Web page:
Drought Monitor: Cool front brings showers to the Plains

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Weather Summary:   Showers and thunderstorms from a cool front brought areas of rain to parts of the northern and central Plains, Midwest, and Northeast during this U.S. Drought Monitor (USDM) week.  The rain provided little relief to the central Plains to Ohio Valley, where deficits over the last 6 months ranged from 4 to 10 inches and locally over 12 inches.  Early in the week, the remnants of an old cool front triggered showers and thunderstorms from the southern Plains to the Southeast.  Pacific fronts brushed parts of the Northwest, but the week was dry for most of the West.  Temperatures averaged below normal beneath upper-level troughs in the Northwest and along the Eastern Seaboard and Gulf Coast states, while above-normal temperatures dominated from the Southwest to Great Plains and Great Lakes.  It was a drier-than-normal week for much of Alaska, Hawaii, and Puerto Rico.

The East:  Locally heavy rains (2+ inches) were enough to eliminate the D1 (moderate drought) in southern New Jersey and contract the New Jersey-Maryland-Delaware D0 (abnormally dry area) and western New York D0.  The remaining D0 in eastern Pennsylvania (around Philadelphia) was reshaped to better reflect precipitation deficits.

In the Southeast, improvement was made to the depiction from northeast Florida to southwest South Carolina due to beneficial rains this week which followed the Gulf Coast deluge from last week.  Rainfall surpluses for the last 90+ days resulted in generally a 1-category improvement of the D0-D2 (severe drought) across this area.  D2 was contracted in east-central Florida, and D3 (extreme drought) was trimmed in eastern Alabama.  But D0 was expanded in southwest Florida and west central Alabama, and D3-D4 (exceptional drought) expanded in the vicinity of Augusta, Georgia where deficits continued to grow.  Augusta still suffered from its driest rolling 365-day period (June 20, 2011 to June 19, 2012) ever on record (with 25.57 inches of precipitation, or 19.16 inches below normal) and driest 2-year period (June 20, 2010 to June 19, 2012) on record (57.41 inches of precipitation, or 32.05 inches below normal).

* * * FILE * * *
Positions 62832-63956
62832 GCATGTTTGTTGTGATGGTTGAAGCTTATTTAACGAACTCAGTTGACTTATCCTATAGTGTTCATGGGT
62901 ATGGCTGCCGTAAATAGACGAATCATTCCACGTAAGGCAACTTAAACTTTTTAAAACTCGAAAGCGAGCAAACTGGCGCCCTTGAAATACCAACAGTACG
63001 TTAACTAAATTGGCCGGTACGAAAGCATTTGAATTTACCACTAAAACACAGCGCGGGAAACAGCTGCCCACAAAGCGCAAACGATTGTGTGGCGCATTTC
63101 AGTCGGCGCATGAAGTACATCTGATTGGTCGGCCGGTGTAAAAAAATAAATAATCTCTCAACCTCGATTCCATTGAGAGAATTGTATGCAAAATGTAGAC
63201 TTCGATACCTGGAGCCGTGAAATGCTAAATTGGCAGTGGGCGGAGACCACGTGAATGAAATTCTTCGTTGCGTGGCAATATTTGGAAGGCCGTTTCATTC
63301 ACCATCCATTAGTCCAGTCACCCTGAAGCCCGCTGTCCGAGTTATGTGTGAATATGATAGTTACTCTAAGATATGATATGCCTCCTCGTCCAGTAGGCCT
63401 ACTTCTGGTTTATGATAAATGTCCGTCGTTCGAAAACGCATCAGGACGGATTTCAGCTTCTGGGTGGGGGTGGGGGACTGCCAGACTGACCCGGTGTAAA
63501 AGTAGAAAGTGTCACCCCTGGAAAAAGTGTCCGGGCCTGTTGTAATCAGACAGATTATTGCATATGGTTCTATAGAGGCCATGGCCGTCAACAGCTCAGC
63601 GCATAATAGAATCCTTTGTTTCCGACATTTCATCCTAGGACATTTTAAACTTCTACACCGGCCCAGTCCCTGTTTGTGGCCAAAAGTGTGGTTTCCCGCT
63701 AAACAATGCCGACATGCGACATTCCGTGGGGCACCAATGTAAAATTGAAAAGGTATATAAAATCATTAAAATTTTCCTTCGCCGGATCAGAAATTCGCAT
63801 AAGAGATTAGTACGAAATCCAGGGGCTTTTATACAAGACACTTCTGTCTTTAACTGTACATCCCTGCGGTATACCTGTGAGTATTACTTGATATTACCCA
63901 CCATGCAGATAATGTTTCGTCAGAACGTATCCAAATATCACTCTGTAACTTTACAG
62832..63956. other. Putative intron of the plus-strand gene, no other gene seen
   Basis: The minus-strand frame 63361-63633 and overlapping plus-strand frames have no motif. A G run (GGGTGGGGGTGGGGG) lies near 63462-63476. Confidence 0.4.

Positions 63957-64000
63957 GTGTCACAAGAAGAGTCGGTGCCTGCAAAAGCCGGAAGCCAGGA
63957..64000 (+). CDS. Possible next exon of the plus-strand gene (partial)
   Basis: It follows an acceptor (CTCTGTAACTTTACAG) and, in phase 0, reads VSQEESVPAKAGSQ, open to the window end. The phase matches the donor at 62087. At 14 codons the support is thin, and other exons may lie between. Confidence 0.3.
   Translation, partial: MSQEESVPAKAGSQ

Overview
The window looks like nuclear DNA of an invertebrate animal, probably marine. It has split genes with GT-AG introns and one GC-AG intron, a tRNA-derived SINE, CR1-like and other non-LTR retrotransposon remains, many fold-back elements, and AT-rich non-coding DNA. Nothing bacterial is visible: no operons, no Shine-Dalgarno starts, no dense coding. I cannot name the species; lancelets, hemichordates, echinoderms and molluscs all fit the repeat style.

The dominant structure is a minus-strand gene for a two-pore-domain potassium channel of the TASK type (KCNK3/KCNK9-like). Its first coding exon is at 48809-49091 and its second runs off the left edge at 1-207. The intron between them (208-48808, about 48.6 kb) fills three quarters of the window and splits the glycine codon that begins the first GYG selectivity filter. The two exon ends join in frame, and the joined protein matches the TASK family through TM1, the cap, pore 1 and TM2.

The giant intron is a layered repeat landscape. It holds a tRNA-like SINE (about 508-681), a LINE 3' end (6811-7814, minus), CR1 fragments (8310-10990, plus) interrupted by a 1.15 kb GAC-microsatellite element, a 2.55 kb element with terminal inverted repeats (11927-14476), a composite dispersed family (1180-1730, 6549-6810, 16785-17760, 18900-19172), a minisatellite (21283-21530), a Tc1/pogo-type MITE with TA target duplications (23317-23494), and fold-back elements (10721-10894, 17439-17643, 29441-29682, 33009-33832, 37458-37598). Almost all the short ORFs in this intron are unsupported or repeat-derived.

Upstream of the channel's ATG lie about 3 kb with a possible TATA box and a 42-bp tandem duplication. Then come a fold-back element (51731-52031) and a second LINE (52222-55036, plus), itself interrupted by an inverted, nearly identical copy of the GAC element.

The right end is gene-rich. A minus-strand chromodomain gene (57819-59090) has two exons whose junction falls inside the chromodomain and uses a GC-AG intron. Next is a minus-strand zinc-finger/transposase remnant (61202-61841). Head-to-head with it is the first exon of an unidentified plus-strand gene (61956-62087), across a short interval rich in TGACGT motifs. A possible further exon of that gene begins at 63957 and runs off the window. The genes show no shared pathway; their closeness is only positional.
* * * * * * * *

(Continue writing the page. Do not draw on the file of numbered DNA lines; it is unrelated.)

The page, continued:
The Midwest:   Very dry and abnormally warm weather during spring tapped moisture reserves across the Midwest.  The percentage area of Midwest states having short or very short (dry or very dry) topsoil and poor to very poor condition pastures and rangeland jumped significantly (10 to 20 points) compared to the previous week.  According to June 17 reports from the U.S. Department of Agriculture (USDA), more than two-thirds of the topsoil was short or very short in Illinois (70%), Arkansas (71%), Ohio (77%) Missouri (82%), and Indiana (85%), while a third or more of the pasture and rangeland was in poor or very poor condition in Illinois (33%), Indiana (41%), Missouri (47%), and Arkansas (56%).  Streams were low, ponds were shrinking, and crops were stressed across much of the area.  The USDM drought depiction showed deteriorating conditions across the region.  D0 expanded eastward to eastern Tennessee, western Virginia, West Virginia, Pennsylvania, and the westernmost county in Maryland, and northward further into Lower Michigan.  D1 spread across most of Missouri, Illinois, and Indiana, expanded in Ohio, Kentucky, and Tennessee, and crept further into Iowa.  D2 engulfed most of Arkansas and advanced in southern Missouri, Illinois, and Indiana, and in western Kentucky and Tennessee.  Islands of D2 appeared in northern Missouri and Indiana as well as central Illinois.  And an area of D3 was introduced along the confluence of the Ohio and Mississippi rivers.  This week was generally drier than normal, but in the midst of this drought depiction deterioration, heavy showers and thunderstorms dropped notable amounts of rainfall in local areas.  While not enough to make up for months of deficits, rainfall amounts of 2 inches or more locally held the drought expansion at bay in parts of Iowa, Missouri, Illinois, Indiana, Ohio, and Kentucky.  A large area of SL impact type was introduced to reflect the combination of short-term (agricultural) and longer-term (hydrological) impacts.

Widespread heavy rains moved across the Upper Mississippi Valley, with 3 inches or more reported in southeast Minnesota and adjacent Wisconsin.  D0 was pulled back here where the heaviest rains fell.